Job Posting: Instructional Design Librarian at UND Library of the Health Sciences

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Great job opportunity for a blended librarian:

Librarian for Instructional Design, Education and Research
The University of North Dakota Library of the Health Sciences, Grand Forks (www.undmedlibrary.org), is seeking an innovative educator and librarian to provide leadership to the School of Medicine and Health Sciences (SMHS) in the design and implementation of technology-based instructional programming. This person will work collaboratively with faculty and librarians to promote and develop new educational methodologies in the curricula of the medical and allied health programs of the school. The successful candidate will also lead the library in its educational programs and will guide the library in expanding partnerships with SMHS researchers.
 
The UND School of Medicine and Health Sciences is a community-based medical school in Grand Forks with regional campuses in Bismarck, Fargo and Minot. In addition to the M.D. program, professional degrees are offered in physical therapy, occupational therapy, medical laboratory science, athletic training and physician assistant. The library also supports the programs of the College of Nursing, which offers undergraduate and graduate degrees in nursing, nutrition and dietetics, and social work.
 
Salary and qualifications
Hiring salary:  $60,000 – $65,000
Applications will be accepted until the position is filled. Preference will be given to applications received by April 15, 2014.
Be sure to submit a cover letter, a resume, and names, addresses, telephone numbers and email addresses of three professional references.
Full job description, qualifications, and directions for application are at

Finding Your Teacher Identity

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Public. Academic. School. Special. All librarians are teachers.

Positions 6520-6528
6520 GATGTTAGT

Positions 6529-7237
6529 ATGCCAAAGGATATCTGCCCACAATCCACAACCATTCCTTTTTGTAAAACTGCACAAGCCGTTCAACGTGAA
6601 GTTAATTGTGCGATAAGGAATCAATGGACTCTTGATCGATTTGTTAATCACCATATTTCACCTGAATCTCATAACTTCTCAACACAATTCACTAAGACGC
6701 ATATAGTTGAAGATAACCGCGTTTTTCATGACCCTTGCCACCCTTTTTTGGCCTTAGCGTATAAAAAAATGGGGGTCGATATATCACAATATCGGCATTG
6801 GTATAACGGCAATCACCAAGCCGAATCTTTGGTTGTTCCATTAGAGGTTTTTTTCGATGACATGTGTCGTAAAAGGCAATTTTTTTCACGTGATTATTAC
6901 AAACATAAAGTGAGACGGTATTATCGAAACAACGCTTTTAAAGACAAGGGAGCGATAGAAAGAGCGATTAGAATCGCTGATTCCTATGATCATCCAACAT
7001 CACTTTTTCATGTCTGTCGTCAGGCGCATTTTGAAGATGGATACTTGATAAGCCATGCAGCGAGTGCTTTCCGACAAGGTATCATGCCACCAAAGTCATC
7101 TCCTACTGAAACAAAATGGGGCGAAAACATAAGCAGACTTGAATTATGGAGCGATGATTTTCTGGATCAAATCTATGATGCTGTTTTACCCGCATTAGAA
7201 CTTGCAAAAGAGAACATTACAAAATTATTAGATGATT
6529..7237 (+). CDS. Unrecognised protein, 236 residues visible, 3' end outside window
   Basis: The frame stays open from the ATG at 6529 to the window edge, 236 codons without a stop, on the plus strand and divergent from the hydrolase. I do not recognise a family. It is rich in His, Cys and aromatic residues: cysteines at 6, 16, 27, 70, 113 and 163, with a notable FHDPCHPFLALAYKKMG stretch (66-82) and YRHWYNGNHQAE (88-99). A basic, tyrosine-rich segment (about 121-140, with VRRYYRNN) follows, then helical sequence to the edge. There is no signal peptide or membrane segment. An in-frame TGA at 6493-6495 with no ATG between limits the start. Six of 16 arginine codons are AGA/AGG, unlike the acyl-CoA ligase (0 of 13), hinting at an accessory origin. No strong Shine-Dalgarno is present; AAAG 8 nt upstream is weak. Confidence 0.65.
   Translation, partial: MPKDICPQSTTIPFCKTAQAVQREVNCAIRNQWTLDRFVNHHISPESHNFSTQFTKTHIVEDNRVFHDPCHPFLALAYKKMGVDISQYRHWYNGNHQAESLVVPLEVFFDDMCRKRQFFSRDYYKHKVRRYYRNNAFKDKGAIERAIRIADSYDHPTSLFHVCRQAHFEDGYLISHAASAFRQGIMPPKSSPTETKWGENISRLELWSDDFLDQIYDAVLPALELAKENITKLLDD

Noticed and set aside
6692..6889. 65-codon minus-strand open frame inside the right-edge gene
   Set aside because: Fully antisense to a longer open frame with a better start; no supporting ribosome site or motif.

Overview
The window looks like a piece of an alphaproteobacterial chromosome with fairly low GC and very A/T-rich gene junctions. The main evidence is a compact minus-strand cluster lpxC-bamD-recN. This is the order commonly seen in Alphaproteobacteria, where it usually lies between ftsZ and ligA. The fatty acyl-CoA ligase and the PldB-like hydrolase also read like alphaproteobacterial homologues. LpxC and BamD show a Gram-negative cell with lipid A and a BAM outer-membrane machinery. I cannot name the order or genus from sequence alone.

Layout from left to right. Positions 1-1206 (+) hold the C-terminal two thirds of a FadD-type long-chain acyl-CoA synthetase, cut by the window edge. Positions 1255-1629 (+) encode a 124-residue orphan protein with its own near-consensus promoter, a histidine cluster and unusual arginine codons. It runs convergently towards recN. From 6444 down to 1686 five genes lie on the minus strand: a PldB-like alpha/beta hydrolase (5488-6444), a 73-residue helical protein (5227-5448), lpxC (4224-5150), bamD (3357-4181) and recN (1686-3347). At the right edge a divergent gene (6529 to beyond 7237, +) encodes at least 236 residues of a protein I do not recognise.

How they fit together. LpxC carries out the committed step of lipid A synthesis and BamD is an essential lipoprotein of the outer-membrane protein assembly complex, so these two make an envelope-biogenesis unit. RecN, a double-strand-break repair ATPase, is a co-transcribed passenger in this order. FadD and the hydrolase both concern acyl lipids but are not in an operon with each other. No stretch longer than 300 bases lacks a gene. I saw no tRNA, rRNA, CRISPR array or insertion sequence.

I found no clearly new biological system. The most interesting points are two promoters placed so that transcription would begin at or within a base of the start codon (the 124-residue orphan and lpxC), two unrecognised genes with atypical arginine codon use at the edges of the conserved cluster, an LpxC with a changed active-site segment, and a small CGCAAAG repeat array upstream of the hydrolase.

Do you think of yourself as a teacher or a librarian? Or do you see yourself as a librarian who also teaches? What do your non-librarian colleagues think? How do they perceive your role as a teacher vs. your role as a librarian?

Self-identifying as a teacher is an important part of taking on the teaching role.The concept of teacher identity is derived from work by Lave and Wenger on identity in learning. They have suggested that identity in learning comes from gaining new knowledge and skills, as well as participation within a community of practice. In this sense, learning to become a teacher (and self-identifying as a teacher) comes not only from learning how to teach – whether formally or informally – but also how you practice that teaching within an organization, and how others perceive you as a teacher.

For librarians, teacher identity can be a tough thing to develop. First of all, librarians do not often benefit from formal training in teaching (with the exception of school librarians). Secondly, librarians can face additional barriers in developing teacher identity if the organizational culture they practice in does not recognize or understand the importance of their teaching role. Thirdly, students also need to perceive the librarians as teachers (they usually don’t).

So what do you do? How do you develop a teacher identity as a librarian when faced with so many barriers? I’ll tell you what worked for me:

  • Formal training. Taking classes in educational theory and pedagogy helped me to reflect on my own teaching practices. I learned what I was doing right, and I learned what I was doing wrong. I also learned to speak the language of teaching, which changed others’ perceptions about my knowledge as a teacher, resulting in an improvement of my own self-image as a teacher.
  • Community of practice. For me, the development of teacher identity grew as I became more involved in the ed tech community. In other words, I had to step out of the librarian community of practice in order to really gain a teacher identity.

Now that I self-identify as a teacher (and for the first time I can truly say that), I have stepped back into the librarian community as part of the blended librarian community. As I bring my own teacher identity into the blended librarian community, my hope is to mentor and inspire current and future librarians to grab hold of their own teacher identity. This blog is part of that process.

Developing a teacher identity as a librarian is not easy, especially because of the external perceptions (and sometimes negative stereotypes) that librarians face. Teacher identity is more than just describing yourself as a teacher. It’s both genuinely seeing yourself as a teacher and being seen as a teacher by others. Someday I hope that pre-service librarian training takes into account teacher identity, just as pre-service teacher training does today. It will, if I have anything to do with it!